It would not be difficult then to find
a method of paying for , munitions. If It
were necessary to adopt a different
method. It Is believed. Gold or American
securities or both or even some other
method of payment could be arranged.
On this point the Anglo-French com
mission was said tonight to be substan
tially In accord with the views of their
American aasoclates. The commlnslon is
reported to have taken the attitude that
their flrnt task was to stabilise exchange)
and that the mntter of paying for muni
tion!', which was said recently to have
become a question of considerable vari
ance of opinion, la to be subordinated
It was reported tonight on good author
ity that the tentative proposals now up
for adoption provide for Installment sub.
script ions to loan on the part of the !
guarantors, such installments to be pU
I as necessity arises for the uee of funds,
j In aome quarters It was assumed that
. iiiv inn wui vault siiouiu pieaKii wouitt
be payable in four equal Installment
.subject to call, and that bonds would
be Issued aa each installment waa paid.
t In .1.1. .k- 1
vii, wviiMi.iR.iuii nvulu
entire lnan )ong before all the funds
were needed ,! ' " ' '
Engages Passage On
NKW YORK. Sept. 20. It waa learned
today that Dr. Constantln T. Dumba,
the Austro-Hungarlnn ambassador, whose
recall was asked for by President Wilson,
has reserved posssge on the steamer
Rotterdam, which sails from this port
Tuesday, September 28.
The reservation waa made today. The
Ritltintam'i .imp. .if 4.aHnnHr.n lu T3
itepdan. Hoiland. whenc. the ambaasador
umcd that the ambassador has received
assurances through the United Slates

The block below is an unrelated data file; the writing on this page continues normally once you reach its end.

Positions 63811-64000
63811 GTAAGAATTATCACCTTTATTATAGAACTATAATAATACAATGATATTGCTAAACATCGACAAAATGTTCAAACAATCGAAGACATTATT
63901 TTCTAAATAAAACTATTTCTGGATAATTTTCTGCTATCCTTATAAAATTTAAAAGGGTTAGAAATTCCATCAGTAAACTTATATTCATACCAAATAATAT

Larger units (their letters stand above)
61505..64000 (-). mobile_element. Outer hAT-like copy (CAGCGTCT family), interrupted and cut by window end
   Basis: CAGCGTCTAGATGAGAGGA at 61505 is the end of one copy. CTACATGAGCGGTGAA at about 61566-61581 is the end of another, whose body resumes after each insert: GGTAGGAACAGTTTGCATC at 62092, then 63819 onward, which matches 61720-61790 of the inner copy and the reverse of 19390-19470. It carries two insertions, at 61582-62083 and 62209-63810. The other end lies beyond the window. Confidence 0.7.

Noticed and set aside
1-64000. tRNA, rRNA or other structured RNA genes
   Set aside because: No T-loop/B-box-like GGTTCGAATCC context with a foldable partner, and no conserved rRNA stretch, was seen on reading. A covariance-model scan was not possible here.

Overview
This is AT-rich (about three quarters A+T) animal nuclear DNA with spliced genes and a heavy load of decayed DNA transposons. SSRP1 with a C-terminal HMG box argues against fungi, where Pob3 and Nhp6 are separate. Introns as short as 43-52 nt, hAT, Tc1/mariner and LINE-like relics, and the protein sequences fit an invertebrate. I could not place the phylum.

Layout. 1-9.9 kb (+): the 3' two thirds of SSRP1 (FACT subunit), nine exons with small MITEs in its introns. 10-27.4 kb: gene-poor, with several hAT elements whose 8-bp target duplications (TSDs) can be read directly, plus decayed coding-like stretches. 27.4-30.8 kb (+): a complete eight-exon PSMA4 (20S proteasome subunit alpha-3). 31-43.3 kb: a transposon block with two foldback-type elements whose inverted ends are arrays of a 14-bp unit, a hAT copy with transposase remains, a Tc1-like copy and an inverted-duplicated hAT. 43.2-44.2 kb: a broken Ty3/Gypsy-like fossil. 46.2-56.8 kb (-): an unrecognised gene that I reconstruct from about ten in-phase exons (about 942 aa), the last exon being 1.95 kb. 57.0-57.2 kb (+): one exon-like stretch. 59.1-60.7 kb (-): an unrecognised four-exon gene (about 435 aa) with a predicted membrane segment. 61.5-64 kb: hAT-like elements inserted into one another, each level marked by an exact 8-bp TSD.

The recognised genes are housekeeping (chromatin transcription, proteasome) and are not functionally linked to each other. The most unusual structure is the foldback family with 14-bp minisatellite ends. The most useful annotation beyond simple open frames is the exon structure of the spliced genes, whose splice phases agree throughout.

government that hla safe passage la
Ambassador Dumba, at last accounts,
waa at hla summer home at Lenox, Mass.
Nun Sent to Jail
for Trying to Take
Mail Across Line
paris. Sept. 20.-A dispatch to the
! Havas News agency from Oeneva aaya:
..Extraordlnary precautiona have been
taken by the German military admlnle-
t ration to prevent uncensored lettera
. from leaving Germany. A sister superior
the Order of Sante Chrlstlnnla at
Meta was searched on her departure for '
a trip to Switzerland. Various letters in-
tended for mailing outside of Germany 1
were found upon her and she waa aen- '
tenced to fifteen days in prison. A sister ;
who hod written one of the letters was
sentenced to a month's Imprisonment."
On Three Belgian
PARIS. Bept. 20 The Relglan official
communication Issued Sunday reads in
part as follows
"This morning was characterized by
great activity on the part of the artillery
of the enemy, chiefly against the.Uroce
farm, Grodtvoordhof, Oustkerke and
"Our artillery dispersed the enemy
HerV are the dates for our
coming: Ak Ssr-Dcn
Sept. 2 9. Carnival betfina
Oct. 5, Floral Parade
Oct. 6, Electrical Parade
Oct. 8, Coronation Ball
Oct. 9, Carnival Ends
Germans Report Defeat of Serbs on
Banks of Danube, Near Belgrade
BKRUN (Via London), Sept SO. An
nouncement was made by the war office
here today of an attack by German
forces on the Serbians. It waa said the
Serbians were driven back.
German forces are puraulng the Rus
sian army which la attempting to escape
from the enveloping movement In the
Vllna region. The Russians are offering
; little resistance to the advancing Ger
The statement follows;
"Western theater: Knemy ships which
bombarded Westende and Mlddetkerke on
the Belgian coast without result with
drew before our fire. Some of these
ships were struck.
"Eastern theater: Army of Fluid Mar
shal von Hlndenburg: In the vicinity of
bridgehead at rwinsk the enemy was
I forced tfl retrnmt mm KIai.a il..H.
I " aistrict ot . viina is
i v i.iinici ui inn auuin. , r nave
, reached a line on the Nlemen. The enemy
ac-(offered temporary resistance at a few
"Tho army of Prlneo Ieopold hn
reached the Ooloiadt district, at Dwor-
OFF FOR SONORA
Northern Chieftain Is Moving His
Army from Chihuahua Into
BLANCO TAKEN BY 0BREG0N
EL PASO, Tex., Sept. 20. Tho
arrival of General Villa at Jauret,
the border town opposite here, was
forecasted today by pnsseugors ar
riving on special trains, who declared